You and your doctor may determine that you need a tooth extraction for any number of reasons. Some teeth are extracted because they are severely decayed. Others may have advanced periodontal disease or are broken in a way that cannot be repaired. Other teeth may need removal because they are poorly positioned in the mouth (such as impacted teeth) or in preparation for orthodontic treatment.
The removal of a single tooth can lead to problems related to your chewing ability, problems with your jaw joint, and shifting teeth, which can have a major impact on your dental health.
To avoid these complications, we will discuss alternatives to extractions as well replacement of the extracted tooth.
Replacing Teeth With
The Extraction Process
At the time of extraction the doctor will need to numb your tooth, jawbone, and gums that surround the area with a local anesthetic .
During the extraction process you will feel a lot of pressure. This is from the process of firmly rocking the tooth in order to widen the socket for removal.
You feel the pressure without pain as the anesthetic has numbed the nerves stopping the transference of pain, yet the nerves that transmit pressure are not profoundly affected.
If you do feel pain at any time during the extraction, please let us know right away.
Sectioning a Tooth (Surgical Extraction)
Some teeth require sectioning. This is a very common surgical procedure done when a tooth is so firmly anchored in its socket or the root is curved and the socket can’t expand enough to remove it. The doctor simply cuts the tooth into sections then removes each section one at a time.
Some bleeding may occur. Placing a piece of moist gauze over the empty tooth socket and biting down firmly for 30 minutes can control this.
Blood Clots That Form In the Empty Socket
This is an important part of the healing process and you must be careful not to dislodge the clot.
- Avoid rinsing or spitting for 24 hours after the extraction.
- Avoid use of a straw, smoking, or drinking hot liquids.
If swelling occurs, you can place ice on your face for ten minutes and off for 20 minutes. Repeat this cycle as you feel necessary for up to 24 hours.
Pain & Medications
If you experience pain, you might use non-prescription pain relief medications such as acetaminophen or ibuprofen.
For most extractions, make sure you do your chewing away from the extraction site. Stay away from hot liquids and alcoholic beverages for 24 hours. A liquid diet may be recommended for 24 hours.
Brushing & Cleaning
After the extraction, avoid brushing the teeth near the extraction site for one day. After that you can resume gentle cleaning. Avoid commercial mouth rinses, as they tend to irritate the extraction site.
Beginning 24 hours after the extraction, you can rinse with salt water (one teaspoon salt in a cup of warm water) after meals and before bed.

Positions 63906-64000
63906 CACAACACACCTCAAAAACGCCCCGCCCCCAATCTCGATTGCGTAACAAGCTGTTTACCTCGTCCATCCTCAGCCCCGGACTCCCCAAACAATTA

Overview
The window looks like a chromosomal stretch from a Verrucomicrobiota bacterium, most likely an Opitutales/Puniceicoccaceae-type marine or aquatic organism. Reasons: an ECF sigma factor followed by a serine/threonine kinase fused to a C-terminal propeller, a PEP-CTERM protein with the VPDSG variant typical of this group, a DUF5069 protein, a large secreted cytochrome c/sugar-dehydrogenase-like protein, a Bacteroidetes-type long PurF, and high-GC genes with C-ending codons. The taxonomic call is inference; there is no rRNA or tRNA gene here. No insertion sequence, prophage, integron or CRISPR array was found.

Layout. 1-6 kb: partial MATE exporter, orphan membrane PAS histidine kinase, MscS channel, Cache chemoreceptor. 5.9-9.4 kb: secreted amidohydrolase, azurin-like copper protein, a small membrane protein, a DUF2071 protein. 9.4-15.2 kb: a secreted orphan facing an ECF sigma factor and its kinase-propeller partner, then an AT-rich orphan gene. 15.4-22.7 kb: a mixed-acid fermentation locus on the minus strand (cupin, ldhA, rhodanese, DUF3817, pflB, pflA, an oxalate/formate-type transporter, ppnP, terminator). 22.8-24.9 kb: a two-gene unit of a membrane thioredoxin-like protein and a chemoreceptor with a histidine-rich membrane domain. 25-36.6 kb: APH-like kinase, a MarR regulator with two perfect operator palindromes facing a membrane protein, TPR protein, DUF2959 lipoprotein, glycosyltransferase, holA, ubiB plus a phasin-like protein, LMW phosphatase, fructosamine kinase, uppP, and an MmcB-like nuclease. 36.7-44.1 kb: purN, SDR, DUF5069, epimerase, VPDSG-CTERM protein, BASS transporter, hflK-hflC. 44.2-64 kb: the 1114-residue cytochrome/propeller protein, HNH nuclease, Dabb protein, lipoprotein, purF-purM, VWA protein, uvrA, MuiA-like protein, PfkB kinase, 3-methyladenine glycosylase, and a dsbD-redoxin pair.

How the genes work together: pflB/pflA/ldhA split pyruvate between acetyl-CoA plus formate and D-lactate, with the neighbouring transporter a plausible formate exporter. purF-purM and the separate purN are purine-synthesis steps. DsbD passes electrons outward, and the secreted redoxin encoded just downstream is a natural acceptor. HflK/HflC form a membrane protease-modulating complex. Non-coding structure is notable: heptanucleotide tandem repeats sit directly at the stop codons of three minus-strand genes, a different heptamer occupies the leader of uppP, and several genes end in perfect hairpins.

Dry socket is when a blood clot fails to form in the socket where the tooth has been extracted or the clot has been dislodged and the healing is significantly delayed.
Following the postoperative extraction instructions will reduce the chances of developing dry socket. Dry sockets manifest themselves as a dull throbbing pain that usually doesn’t appear until three to four days after the extraction. The pain can be moderate to severe and radiate from the extraction area. Dry socket may cause a bad taste or bad breath and the extraction site appears dry.
Treatment of dry socket requires the application of a medicated dressing to the dry socket to soothe the pain.
After a tooth has been extracted there will be a resulting hole in your jawbone where the tooth was. In time, this will smooth and fill in with bone. This process can take many weeks or months. However after 1-3 weeks you should no longer notice any inconvenience.
After Tooth Extraction
After tooth extraction, it’s important for a blood clot to form to stop the bleeding and begin the healing process. That’s why we ask you to bite on a gauze pad for 30-45 minutes after the appointment. If the bleeding or oozing still persists, place another gauze pad over the wound and bite firmly for another 30 minutes. You may have to do this several times.
After the blood clot forms, it is important not to disturb or dislodge the clot as it aids in healing. Do not rinse vigorously, suck on straws, smoke, drink alcohol, or brush the teeth next to the extraction site for 72 hours. These activities will dislodge or dissolve the clot and retard the healing process. Limit vigorous exercise for the first 24 hours as this will increase blood pressure and may cause more bleeding from the extraction site.
After the tooth is extracted you may feel some pain and experience some swelling. An ice pack or an unopened bag of frozen peas or corn applied to the area will keep swelling to a minimum. Take pain medications as prescribed. The swelling usually subsides after 48 hours.
Use the pain medication as directed. Call the office if the medication doesn’t seem to be working. If antibiotics are prescribed, continue to take them for the indicated length of time, even if signs and symptoms of infection are gone. Drink lots of fluids and eat nutritious soft food on the day of the extraction. You can eat normally as soon as you are comfortable.
It is important to resume your normal dental routine after 24 hours. This should include brushing and flossing your teeth at least once a day. This will speed healing and help keep your mouth fresh and clean.
After a few days you will feel fine and can resume your normal activities. If you have heavy bleeding, severe pain, continued swelling for two to three days, or a reaction to the medication, call our office immediately at San Jose Office Phone Number 408-272-2720.